Star rating: * * *
It’s an opera, aside from its locational context within the battling states of Israel and Philistine (read Palestine), that centres primarily on the hotly-debated close relationship – homoerotic or platonic camaraderie? – between David and Jonathan, son of Saul. So there’s ample justification for stage directors such as Andreas Homoki to explore such dizzying ambiguity, in this case weighted significantly towards the homoerotic.
Homoki and set designer Paul Zoller adopt an approach, that is visually compelling in the way the action is enclosed within a tantalisingly expanding and contracting wooden box which heightens the sense of mental anxiety eating away at the principal characters. It’s a perfect match, too, for a musical score whose delicious lyricism and crunching pathos is poetically realised by conductor William Christie and a cast and orchestra stylistically in tune with the idiom.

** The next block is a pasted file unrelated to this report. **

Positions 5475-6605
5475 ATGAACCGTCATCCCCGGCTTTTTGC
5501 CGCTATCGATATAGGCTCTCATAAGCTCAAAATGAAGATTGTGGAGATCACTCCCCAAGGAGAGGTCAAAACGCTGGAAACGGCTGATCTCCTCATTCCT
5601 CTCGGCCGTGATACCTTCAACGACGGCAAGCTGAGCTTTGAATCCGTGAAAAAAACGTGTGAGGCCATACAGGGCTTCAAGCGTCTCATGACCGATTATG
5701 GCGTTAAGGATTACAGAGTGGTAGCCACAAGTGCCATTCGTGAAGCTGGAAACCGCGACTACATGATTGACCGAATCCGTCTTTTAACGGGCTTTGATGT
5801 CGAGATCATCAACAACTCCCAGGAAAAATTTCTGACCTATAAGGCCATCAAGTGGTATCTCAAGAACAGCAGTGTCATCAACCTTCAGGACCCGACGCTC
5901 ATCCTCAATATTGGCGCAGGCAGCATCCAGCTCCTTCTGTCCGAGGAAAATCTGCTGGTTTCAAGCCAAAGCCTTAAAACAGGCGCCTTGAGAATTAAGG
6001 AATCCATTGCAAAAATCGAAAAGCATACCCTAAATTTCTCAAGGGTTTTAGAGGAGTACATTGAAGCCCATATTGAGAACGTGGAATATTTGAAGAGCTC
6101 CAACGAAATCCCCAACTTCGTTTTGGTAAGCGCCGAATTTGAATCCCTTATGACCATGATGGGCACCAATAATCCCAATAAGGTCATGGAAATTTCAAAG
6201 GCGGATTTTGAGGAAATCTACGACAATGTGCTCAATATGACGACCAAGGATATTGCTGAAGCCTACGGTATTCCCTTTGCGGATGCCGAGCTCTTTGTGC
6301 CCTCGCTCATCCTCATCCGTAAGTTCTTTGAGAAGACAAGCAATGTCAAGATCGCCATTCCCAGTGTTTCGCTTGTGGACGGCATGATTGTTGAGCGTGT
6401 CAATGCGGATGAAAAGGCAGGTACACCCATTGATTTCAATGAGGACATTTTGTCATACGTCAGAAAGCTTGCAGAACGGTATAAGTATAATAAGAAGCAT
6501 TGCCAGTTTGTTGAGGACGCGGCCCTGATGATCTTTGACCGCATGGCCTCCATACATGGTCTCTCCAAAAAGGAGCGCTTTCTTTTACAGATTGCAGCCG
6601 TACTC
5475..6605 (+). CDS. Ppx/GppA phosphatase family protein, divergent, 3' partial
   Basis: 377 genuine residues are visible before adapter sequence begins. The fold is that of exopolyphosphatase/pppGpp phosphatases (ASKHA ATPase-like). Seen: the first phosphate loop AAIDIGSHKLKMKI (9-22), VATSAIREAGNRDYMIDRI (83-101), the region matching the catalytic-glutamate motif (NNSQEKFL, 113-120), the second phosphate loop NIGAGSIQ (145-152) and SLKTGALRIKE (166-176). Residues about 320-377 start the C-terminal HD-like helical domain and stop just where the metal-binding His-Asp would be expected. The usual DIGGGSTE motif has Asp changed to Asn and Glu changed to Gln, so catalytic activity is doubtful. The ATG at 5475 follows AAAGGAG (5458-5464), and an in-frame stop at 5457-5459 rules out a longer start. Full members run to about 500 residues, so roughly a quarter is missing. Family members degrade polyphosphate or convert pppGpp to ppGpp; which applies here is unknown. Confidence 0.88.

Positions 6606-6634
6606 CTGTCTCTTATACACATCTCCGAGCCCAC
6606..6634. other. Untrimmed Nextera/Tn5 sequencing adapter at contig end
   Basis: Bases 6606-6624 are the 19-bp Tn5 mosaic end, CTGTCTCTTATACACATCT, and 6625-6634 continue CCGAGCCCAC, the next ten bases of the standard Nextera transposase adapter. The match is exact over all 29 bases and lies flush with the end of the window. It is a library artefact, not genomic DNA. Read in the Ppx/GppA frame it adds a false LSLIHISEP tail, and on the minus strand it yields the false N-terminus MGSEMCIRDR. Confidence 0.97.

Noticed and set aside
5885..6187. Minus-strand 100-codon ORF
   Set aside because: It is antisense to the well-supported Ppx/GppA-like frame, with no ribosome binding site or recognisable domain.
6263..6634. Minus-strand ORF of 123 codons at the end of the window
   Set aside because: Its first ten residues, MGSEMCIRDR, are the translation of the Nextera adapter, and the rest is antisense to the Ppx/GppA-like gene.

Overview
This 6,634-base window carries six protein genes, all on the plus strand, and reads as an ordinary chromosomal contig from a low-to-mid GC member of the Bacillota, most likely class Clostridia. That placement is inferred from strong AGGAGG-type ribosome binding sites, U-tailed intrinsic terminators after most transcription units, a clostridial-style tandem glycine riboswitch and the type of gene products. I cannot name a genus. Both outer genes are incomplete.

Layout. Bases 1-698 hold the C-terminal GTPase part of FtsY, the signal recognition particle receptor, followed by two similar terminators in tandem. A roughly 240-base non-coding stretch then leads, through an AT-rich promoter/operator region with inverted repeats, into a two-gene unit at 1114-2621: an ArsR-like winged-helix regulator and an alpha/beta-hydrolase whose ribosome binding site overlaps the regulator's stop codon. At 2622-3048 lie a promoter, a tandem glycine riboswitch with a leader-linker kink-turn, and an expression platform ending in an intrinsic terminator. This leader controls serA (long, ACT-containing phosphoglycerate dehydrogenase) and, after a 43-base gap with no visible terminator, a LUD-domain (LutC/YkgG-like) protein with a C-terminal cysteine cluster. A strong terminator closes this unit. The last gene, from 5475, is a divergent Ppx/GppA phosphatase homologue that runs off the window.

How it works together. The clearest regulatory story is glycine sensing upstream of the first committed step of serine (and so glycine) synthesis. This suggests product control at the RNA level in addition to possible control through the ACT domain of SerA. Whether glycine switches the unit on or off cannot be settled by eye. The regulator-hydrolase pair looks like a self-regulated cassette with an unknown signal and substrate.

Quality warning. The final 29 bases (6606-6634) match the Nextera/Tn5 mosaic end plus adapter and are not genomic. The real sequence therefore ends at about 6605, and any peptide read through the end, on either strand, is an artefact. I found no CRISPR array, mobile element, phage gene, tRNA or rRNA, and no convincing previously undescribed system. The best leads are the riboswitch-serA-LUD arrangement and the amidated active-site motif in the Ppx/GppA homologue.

Out of that come convincing characterisations by Neal Davies as the paranoid Saul, Ana Quintans as the tragic Jonathas and Pascal Charbonneau in the high-tessitura role of David. Yet for all the significant chunks of visual thrill and ingenuity, there are moments so contrived they just confuse.